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About Omaha daily bee. (Omaha [Neb.]) 187?-1922 | View Entire Issue (Nov. 29, 1908)
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; AND IT
If you want one of our
IS THE TRUTH
Till-; OMAHA SUNDAY HKIS: MJVhMKhK !.'!. 1!U8.
'NTT V'H'T f
Buy it this coming week as there is no certainty, of being able to get
one after. this week.
They are being sold in Thirty States. There are 11,992 Contracts
and over 10,000 are sold. It is human to procrastinate and I am giving
all in my territory this last chance to make good. 60 days from now
these contracts will bring a livelv premium.
N-0-N-E FOR SALE
SEE OUR AGENTS
MANAGER OF AGENCIES,
s GRAND IS
For: Nebraska, South Dakota, North Dakota, Montana, Washington, Idaho, Wyoming, Utah
REAL ROSES TURNED Tj GOLD
Machine Shop Rivals the Product of
FLOWER CURIOUSLY PRESERVED
Qult-k Dip In Metal Bath Retain
Snape and Shadow, bat Snbstnncn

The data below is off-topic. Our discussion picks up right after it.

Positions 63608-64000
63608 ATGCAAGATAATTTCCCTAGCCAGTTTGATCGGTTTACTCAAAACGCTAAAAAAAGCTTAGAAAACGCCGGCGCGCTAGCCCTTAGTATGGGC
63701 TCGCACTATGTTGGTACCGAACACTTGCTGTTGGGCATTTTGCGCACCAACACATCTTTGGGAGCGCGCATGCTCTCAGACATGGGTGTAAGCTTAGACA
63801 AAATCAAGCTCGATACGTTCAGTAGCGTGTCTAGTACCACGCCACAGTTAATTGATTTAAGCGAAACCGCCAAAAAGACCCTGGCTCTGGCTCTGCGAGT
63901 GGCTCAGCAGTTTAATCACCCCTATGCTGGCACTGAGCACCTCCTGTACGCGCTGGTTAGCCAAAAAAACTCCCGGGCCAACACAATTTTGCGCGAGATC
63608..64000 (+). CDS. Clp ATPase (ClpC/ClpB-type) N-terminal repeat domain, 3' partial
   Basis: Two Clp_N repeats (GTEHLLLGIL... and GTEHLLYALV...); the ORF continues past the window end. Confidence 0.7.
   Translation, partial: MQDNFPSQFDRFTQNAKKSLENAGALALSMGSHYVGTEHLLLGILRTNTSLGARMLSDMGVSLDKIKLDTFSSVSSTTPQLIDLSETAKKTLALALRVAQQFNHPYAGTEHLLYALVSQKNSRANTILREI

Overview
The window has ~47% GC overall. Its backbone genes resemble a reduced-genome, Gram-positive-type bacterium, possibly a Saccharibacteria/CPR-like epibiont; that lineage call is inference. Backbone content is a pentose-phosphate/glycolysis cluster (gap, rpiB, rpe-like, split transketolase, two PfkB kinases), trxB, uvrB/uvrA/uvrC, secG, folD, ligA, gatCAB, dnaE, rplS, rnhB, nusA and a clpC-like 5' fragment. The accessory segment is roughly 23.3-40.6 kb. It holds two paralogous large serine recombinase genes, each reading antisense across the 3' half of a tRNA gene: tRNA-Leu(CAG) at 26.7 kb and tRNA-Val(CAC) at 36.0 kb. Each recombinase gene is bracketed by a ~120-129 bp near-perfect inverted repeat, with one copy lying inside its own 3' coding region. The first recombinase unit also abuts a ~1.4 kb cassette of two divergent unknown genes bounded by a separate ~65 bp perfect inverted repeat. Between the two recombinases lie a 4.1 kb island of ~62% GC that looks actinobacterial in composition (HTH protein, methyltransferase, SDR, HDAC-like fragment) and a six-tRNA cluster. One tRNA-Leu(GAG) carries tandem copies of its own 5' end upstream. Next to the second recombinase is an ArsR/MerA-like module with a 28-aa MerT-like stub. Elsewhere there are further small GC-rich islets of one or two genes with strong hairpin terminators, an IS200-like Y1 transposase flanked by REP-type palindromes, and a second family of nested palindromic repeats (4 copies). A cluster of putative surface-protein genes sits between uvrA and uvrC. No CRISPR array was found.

Vanishes Details of Norcl
Roses in a factory! Real roses, . mind
you, pink and Boft and delicate petalled,
rosea sending out their exquisite garden
fragrancu among the odora of oil and
leather and acid, roaea with drops of dew
jewelling their half uncurled leaves, Kil
larneya and American Beauties and Mare
chulNlcls atanding in jar after Jar among
bolts and tool benches and electro-chemica)
baths, real rosea for the basic, material
which this curious factory converta into
metal ' rotebud hatpins for Milady to pin
her fluffy tullo hat aaourely on her pretty
Pqi-haps you've aeon them tn, the city
metal rosebud hatpins in the big Jewelry
stores, wonderfully accurate and true to